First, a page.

Some of your projects have a performative, community-gathering component to them, like Going For It and Karaokish. As we’re now living in a time of physical distancing, what are your thoughts / hopes / dreams / tactics to create spaces of emotional and creative intimacies from a physical distance? 

This time has both sparked the desire to connect with everyone I’ve ever known while at the same time spending a ridiculous amount of time alone and feeling completely overwhelmed by the level of digital communication. I am someone who is highly motivated and charged by quality connection and communication—I like to list “chatting” as a hobby—but there’s so much about the way connecting is happening right now that is feeling super draining to me. I feel depleted after like 80% of my Zoom calls. So I guess my questions right now are about what makes virtual connecting *not* feel like that? Or like, what are other options? I have no answers yet, but I do feel very resistant to thinking about all new ideas for programming at this time as needing to be purely digital. I’m thinking about online platforms as catalysts for tactile experience, or connecting with a neighbor from a safe distance, or whatever else. I guess that’s part of what I’m interested in exploring with this project. If anyone has experienced something really positive and nourishing through online meeting I’d love to hear about it!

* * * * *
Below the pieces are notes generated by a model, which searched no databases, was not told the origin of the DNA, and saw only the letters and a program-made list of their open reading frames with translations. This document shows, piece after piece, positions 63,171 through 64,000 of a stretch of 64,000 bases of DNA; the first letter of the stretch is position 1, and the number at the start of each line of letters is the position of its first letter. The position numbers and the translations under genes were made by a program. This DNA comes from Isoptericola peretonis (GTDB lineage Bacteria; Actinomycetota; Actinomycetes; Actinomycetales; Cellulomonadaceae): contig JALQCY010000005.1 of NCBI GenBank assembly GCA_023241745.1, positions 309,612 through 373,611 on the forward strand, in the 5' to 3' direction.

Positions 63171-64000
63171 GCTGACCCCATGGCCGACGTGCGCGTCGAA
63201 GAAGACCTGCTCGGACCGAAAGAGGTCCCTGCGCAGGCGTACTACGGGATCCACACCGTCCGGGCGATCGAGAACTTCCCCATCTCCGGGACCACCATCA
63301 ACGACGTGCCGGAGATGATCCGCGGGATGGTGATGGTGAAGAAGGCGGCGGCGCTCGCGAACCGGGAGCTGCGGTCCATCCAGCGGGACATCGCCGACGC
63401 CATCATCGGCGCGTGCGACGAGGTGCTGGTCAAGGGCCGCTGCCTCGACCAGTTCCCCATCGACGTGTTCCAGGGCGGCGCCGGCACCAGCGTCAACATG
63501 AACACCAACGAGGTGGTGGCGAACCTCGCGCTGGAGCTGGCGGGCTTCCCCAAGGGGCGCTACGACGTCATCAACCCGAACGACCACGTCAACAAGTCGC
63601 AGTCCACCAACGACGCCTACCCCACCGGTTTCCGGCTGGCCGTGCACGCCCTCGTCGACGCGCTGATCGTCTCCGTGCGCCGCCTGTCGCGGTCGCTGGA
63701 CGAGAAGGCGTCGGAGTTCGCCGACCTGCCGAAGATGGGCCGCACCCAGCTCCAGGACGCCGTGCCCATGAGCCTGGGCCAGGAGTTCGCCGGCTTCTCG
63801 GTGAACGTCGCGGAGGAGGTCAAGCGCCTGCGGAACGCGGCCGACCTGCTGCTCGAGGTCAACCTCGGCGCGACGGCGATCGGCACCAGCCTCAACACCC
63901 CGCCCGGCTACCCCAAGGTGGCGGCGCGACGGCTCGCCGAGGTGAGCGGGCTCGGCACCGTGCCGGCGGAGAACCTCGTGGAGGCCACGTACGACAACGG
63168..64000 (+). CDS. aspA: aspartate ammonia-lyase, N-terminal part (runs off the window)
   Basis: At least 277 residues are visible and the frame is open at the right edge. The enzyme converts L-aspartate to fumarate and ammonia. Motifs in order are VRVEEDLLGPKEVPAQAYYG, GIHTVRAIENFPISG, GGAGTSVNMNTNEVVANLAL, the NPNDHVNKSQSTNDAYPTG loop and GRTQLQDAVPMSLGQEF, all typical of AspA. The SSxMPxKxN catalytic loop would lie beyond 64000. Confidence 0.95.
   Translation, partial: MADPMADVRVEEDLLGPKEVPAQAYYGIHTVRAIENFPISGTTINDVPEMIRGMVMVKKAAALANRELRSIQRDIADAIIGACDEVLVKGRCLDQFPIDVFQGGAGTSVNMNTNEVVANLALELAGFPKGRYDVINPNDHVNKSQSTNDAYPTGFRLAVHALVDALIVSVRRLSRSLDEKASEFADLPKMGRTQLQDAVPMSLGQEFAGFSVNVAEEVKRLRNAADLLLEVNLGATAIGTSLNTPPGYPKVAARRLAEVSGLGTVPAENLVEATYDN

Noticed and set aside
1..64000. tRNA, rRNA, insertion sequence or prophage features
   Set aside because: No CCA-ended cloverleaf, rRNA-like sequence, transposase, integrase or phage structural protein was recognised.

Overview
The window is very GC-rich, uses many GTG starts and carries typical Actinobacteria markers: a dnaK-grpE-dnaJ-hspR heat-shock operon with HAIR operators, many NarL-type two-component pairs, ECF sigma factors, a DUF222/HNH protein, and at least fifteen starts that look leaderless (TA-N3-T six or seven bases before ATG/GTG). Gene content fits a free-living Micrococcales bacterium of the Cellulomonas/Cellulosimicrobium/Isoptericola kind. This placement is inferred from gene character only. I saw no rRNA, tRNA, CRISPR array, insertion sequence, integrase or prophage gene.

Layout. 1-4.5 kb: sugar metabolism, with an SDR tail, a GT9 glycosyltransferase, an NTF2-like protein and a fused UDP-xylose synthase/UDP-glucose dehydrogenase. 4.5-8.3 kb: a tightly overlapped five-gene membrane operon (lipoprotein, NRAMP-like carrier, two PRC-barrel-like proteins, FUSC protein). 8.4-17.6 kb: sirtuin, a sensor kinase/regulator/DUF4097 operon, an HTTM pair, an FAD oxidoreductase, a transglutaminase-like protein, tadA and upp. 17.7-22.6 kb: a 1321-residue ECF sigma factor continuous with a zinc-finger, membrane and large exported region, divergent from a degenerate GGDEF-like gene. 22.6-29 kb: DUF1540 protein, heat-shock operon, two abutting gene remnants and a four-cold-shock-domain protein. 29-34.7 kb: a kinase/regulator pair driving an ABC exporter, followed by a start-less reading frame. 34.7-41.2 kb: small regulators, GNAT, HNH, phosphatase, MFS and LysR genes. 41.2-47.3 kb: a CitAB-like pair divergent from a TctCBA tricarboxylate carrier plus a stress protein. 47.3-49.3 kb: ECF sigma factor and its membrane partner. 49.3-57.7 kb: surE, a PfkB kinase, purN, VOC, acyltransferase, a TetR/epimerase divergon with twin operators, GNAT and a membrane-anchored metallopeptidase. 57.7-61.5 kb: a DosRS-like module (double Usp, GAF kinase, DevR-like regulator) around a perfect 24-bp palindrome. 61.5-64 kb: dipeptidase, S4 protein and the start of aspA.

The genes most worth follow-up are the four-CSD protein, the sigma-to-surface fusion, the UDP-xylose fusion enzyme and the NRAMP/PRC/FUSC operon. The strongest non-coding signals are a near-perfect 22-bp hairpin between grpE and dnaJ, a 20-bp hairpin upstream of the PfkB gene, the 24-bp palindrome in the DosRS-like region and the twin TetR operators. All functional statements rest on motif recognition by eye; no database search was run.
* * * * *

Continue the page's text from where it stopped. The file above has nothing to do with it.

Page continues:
I know for me, in this moment of collective grief and trauma, every moment varies and every day is both so different and all shmushed together. I’d love to help facilitate co-created spaces that feel relevant to what is actually true for folks in this moment. We’re still learning so much about what we even need right now.

We love the ways you center vulnerability, tenderness, and togetherness in your creative life. What draws you to these practices of gathering together, of inviting us to leave our comfort zones? What lessons have you learned while engaging with these practices?